Joseph Dow's History of Hampton: Care of the Cattle

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The people of Hampton, at an early period, appear to have given considerable attention to the raising of cattle, of which in a few years they had four hundred fifty head, and cattle at that time bore a very high price. For the means of wintering so large a stock, they were much indebted to their extensive salt marshes. In summer they had no lack of pasturage. As yet, however, they had enclosed but few, if any, pastures, and were consequently liable to lose their cattle in the swamps and forests, and to have their sheep destroyed by wolves and other wild beasts that prowled the woods.

To preserve their sheep and cattle,--and acting on the principle, that a division of labor promotes the general good,--the town authorities appointed shepherds and herdsmen, to whom was committed the care of the flocks and herds. The first herdsman mentioned in the records is Moses Coxe, who was appointed in the spring of 1640. From a contract made with him by the selectmen, we are informed as to his compensation and duties. "All the other beasts wthin the town, except such as have calves sucking them," were to be entrusted to his care, and he was to keep them from doing and receiving hurt by day till "foddering time" in the succeeding autumn. It was no part of his business too collect the cattle from their owners in the morning nor to return them in the evening. The town had caused a fence to be built around that portion of the Green near the Meeting-house, and to a considerable distance along the roads proceeding from it, and gates to be set up across these roads. To the Green, or common, the cattle were driven by their owners in the morning, and delivered into the care of the herdsman, who returned them to the same place in the evening, and was then released from all care of them for the night.

In full compensation for his services for the season, Goodman Coxe was to receive £20 to be paid in three instalments, viz.: 12d. per beast in hand; a like sum at the end of seven weeks, and the remainder when his work was done. The records give no information as to the number of cattle under his care.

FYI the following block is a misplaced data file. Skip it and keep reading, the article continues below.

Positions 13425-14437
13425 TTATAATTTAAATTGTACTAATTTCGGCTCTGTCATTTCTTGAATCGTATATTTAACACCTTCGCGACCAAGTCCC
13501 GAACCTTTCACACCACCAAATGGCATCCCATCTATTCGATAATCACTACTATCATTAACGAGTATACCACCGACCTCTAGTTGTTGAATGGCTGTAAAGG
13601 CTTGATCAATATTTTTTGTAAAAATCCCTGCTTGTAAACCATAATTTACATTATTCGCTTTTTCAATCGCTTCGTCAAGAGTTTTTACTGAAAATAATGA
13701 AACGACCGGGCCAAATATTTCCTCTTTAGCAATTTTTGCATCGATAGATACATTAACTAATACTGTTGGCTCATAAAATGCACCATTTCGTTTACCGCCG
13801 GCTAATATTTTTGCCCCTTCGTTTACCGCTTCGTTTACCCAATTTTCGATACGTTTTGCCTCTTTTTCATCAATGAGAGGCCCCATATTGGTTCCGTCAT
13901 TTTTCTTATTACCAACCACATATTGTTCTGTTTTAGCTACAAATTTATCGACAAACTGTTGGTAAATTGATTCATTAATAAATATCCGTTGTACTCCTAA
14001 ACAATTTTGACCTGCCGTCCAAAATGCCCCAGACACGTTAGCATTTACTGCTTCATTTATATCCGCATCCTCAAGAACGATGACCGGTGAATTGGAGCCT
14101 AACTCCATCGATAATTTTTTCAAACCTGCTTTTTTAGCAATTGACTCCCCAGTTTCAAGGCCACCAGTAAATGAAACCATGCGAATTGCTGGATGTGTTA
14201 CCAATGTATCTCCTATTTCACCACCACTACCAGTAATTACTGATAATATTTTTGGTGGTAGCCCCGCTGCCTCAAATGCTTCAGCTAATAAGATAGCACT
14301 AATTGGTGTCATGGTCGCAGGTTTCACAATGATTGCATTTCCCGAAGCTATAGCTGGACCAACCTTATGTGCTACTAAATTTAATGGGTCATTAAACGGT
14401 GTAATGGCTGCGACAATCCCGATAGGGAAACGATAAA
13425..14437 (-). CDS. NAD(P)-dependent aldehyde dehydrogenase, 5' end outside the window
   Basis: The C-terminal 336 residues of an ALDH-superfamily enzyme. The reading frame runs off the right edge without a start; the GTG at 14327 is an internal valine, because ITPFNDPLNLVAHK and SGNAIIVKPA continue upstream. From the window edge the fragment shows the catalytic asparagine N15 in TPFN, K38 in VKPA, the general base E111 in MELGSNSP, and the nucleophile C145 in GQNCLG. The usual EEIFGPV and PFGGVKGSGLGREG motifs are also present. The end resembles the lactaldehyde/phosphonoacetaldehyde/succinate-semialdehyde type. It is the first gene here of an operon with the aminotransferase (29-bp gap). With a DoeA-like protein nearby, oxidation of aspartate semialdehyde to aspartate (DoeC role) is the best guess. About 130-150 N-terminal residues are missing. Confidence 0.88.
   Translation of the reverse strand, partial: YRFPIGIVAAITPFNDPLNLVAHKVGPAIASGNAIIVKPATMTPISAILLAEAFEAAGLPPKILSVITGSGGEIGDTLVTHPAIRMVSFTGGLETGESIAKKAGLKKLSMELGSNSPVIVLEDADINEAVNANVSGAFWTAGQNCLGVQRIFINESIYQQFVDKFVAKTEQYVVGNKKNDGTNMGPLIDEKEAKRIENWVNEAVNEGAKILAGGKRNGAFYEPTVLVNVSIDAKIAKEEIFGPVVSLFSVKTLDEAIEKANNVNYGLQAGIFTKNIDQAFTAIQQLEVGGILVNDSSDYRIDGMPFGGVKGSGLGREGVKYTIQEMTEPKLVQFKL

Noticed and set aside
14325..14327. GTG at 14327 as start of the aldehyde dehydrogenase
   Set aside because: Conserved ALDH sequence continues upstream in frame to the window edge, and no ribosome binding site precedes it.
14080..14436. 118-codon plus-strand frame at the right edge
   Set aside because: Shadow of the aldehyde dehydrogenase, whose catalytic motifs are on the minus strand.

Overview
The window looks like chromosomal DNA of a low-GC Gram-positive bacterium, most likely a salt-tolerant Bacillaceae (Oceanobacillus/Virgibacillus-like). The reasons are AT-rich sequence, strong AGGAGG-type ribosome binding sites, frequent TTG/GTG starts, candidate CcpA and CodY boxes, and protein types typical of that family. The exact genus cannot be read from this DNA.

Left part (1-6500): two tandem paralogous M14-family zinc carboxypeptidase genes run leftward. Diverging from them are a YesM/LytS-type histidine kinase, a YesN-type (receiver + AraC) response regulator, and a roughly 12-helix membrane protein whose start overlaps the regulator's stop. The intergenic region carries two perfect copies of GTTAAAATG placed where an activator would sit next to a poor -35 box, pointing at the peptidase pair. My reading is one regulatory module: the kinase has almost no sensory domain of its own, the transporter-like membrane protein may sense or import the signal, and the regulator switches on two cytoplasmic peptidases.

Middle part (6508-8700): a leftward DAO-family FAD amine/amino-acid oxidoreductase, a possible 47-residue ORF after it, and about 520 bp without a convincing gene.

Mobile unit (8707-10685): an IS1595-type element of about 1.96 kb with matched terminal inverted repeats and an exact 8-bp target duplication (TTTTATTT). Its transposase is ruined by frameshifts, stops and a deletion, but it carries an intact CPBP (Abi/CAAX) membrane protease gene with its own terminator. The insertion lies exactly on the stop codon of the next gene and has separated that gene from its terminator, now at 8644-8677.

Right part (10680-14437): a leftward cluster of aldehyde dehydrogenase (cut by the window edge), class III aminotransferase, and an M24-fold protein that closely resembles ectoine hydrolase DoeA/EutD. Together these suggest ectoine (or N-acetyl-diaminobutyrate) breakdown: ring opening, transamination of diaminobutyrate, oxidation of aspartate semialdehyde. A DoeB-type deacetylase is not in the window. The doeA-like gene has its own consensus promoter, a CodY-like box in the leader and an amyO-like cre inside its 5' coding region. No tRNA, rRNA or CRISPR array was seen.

The same year, May 4, by an agreement made with William Palmer, the care of the calves was committed to his son Christopher, a young man then in his minority. His management seems to have been satisfactory to his employers, for the next year, in May, the engagement was renewed for that season: "It is agreed betwixt the towne and Wm Palmer yt Chr: Palmer shall keepe the calves every working day & every 4th Lord's day, 20 weeks from the tenth of this moneth; for wch he shall have 8s pr weeke, to be payed in worke & other commodityes. This agreemt to continue unless three owners of calves come on that day--in the morng--and give notice of another keepr."

As the cattle must be cared for on the Sabbath as well as on other days, so also should their keepers be cared for. The people were not willing that they should be entirely deprived of the privilege of attending public worship. An arrangement was therefore made to have the care of the cattle committed to other hands, on some of the Sabbaths of each month. Thus, Christopher Palmer was required to spend but one Sabbath in four in taking care of the calves. So also the town agreed with Thomas Jones and Moses Coxe to have the care of the cows by turns on the Lord's day, after having joined a while at the beginning, "to go forth aboute half an hour after sunrise" each Sabbath.

At a meeting, April 13, 1640, the town passed the following vote: "No man shall suffer any of his beasts to feed in the meadow or corne-ground belonging to other men, after the [--] of this month, under payne to forfeit for every beast so [feeding] 12d for every tyme."

At the session of the General Court in the spring of this year, John Moulton, Thomas Moulton and John Crosse were appointed to appraise the "horses, mares, cowes, oxen, goats, and hoggs," belonging to the inhabitants, and by law they were required to value them below rather than above their worth.

The court also "ordered that there should be a levy of 1200£ raysed," to be laid "upon every towne proportionably and paid within two months." The proportion for Hampton was £10 or the one hundred twentieth part of the whole sum ordered to be raised.

At a town meeting, July 20, it was "agreed or declared," that the grants of land, made on the 24th of December in the preceding year, should stand good to the persons to whom they were then made, and that each of them should have the same, although it had been proposed that the grants should be annulled. It was also voted "yt the prsent country Rate of 10£ shall be made by the Towne Clarke, according to the quantity of upland and freshm[eadow] of those portions & of the rest sithence [An old word meaning since] granted, together wth the land that some have wthout this Towne; wch latter land shall be rated but after ½d per acre; the former, more, so as the 10£ may be raised."

The Court had ordered that in payment of this rate, "silverplate should passe at 5s the ounce; good ould Indian corne growing here being clean & marchantable, at 5s the bushell; summer wheate, at 7s the bushell; rye at 6s the bushell."

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